Long-Term Care Entitlements

Democrats have circulated multiple proposals that would create new federal entitlement programs for long-term care to cover the costs of nursing homes, home health care, home health aide services, and personal care services. Ideas range in scope from the Medicare Long-Term Care Services and Supports Act of 2018, which would use federal funds to pay a standardized, monthly cash benefit for long-term care to anyone who is eligible for Medicare, to universal coverage for anyone over the age of 21.

New Long-Term Care Entitlements Would Bust the Federal Budget

The Medicare Long-Term Care Services and Supports Act of 2018 would radically increase federal spending by creating a new Medicare Part E. Under this new program, beneficiaries enrolled under Medicare Part A would receive a monthly cash payment to cover the cost of long-term care services and incentivize home health care options.[1] The minimum cash payment would equal the cost of five daily hours of home care services, or approximately $100 per day based on the national average of home health care workers.[2] This total would be adjusted upwards to account for a beneficiary’s functional ability. The price tag of such a proposal would be enormous as beneficiaries would receive a minimum of $100 a day on top of current Medicare and Social Security benefits.

An even more drastic proposal – universal long-term care coverage – would cover all costs of long-term services for individuals 21-years-of-age and older. This program, included in Senator Bernie Sanders’ proposal for a government-run, single-payer health care system, would increase the federal government contribution to long-term care programs by $2.937 trillion over 10 years.[3] Without an offset, this would also increase net interest costs by $468 billion over the same period, bringing the total price tag to $3.4 trillion over a decade.

New Long-Term Care Entitlements Are Unworkable

Federal spending on mandatory programs is already projected to increase from 69 percent of all federal spending today to 77 percent in the next 10 years[4] as Medicare continues down its path towards insolvency. The Part A Hospital Insurance Trust Fund is expected to be insolvent by 2026.[3] [4] At that point, the Centers for Medicare and Medicaid Services will only be able to reimburse 86 percent of claims. Further, Medicare Part B is expected to require drastic premium increases of 51 percent, from $134.00 to over $200 per month, over the next 10 years to maintain current levels of coverage.[5] Both the Medicare Long-Term Care Services and Supports Act of 2018 and universal long-term care proposals fail to address the major issues plaguing our health care system – rising costs for both Americans and the Federal Government. Creating a mandate for long term care coverage is not a solution, it will only worsen and further complicate an already highly complex and broken Medicare system. Any legislation to improve long-term care should address these challenges.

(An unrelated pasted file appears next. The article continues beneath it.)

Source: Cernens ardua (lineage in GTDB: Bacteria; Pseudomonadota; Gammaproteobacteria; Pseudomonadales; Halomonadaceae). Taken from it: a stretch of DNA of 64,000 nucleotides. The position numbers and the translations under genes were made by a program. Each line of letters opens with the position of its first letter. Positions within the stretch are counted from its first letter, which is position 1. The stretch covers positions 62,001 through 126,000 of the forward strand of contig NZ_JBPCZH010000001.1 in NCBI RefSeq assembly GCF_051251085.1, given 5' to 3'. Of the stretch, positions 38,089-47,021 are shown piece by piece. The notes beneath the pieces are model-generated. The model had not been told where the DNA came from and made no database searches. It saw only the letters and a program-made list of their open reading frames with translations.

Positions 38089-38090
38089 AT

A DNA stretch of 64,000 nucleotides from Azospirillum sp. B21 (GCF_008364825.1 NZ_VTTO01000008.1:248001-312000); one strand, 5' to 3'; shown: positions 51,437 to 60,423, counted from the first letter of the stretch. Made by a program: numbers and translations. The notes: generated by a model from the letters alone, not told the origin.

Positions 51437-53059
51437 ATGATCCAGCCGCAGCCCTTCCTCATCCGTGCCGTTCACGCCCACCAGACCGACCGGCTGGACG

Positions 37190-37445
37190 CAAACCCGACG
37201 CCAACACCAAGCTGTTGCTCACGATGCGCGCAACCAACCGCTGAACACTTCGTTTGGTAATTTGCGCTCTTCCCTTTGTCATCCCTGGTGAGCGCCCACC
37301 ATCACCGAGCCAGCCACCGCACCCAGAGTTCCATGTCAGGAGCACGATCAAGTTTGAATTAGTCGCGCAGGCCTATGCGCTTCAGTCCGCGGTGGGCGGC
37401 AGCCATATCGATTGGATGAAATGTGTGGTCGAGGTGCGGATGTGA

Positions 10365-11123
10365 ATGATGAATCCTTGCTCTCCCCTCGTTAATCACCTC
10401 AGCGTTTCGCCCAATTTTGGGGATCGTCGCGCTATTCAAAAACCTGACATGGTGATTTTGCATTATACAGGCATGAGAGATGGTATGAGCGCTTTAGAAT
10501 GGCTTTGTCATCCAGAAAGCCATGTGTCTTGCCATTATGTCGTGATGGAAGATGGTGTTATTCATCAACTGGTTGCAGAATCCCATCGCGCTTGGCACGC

Republican Solutions for Long-Term Care

Rather than promising more benefits from a soon-to-be insolvent program, Congress should focus on reforming the current system to ensure existing programs are delivering the best possible outcomes and will be able to do so in the future. House Republicans have advocated for responsible Medicare reforms which will save this essential health care program for beneficiaries today and beneficiaries in the future. Additionally, Congress should simplify the Medicare system by enacting measures to increase competition, improve health, reduce costs to consumer and the Federal Government, and treat taxpayer dollars like the precious resource they are.


[1] “Medicare Long-Term Care Services and Supports Act of 2018: Section-by-Section,” Committee on Energy & Commerce Democrats, May 2018, https://democrats-energycommerce.house.gov/sites/democrats.energycommerce.house.gov/files/documents/LTSS%20Act%20Section%20by%20Section%20May%202018.pdf.

[2] Genworth 2018 Cost of Care Survey, Genworth, October 2018, https://www.genworth.com/aging-and-you/finances/cost-of-care.html.

[3] The Sanders Single-Payer Healthcare Plan: The Effect on National Health Expenditures and Federal and Private Spending, John Holahan et al., Urban Institute, May 6, 2016, https://www.urban.org/research/publication/sanders-single-payer-health-care-plan-effect-national-health-expenditures-and-federal-and-private-spending.

[4] The Budget and Economic Outlook: 2018 to 2028, Congressional Budget Office, April 9, 2018, https://www.cbo.gov/publication/53651.

[5] 2018 Annual Report of the Boards of Trustees of the Federal Hospital Insurance and Federal Supplementary Medical Insurance Trust Funds, Board of Trustees of the Federal Hospital Insurance and Federal Supplementary Medical Insurance Trust Funds, June 5, 2018, https://www.cms.gov/Research-Statistics-Data-and-Systems/Statistics-Trends-and-Reports/ReportsTrustFunds/Downloads/TR2018.pdf.


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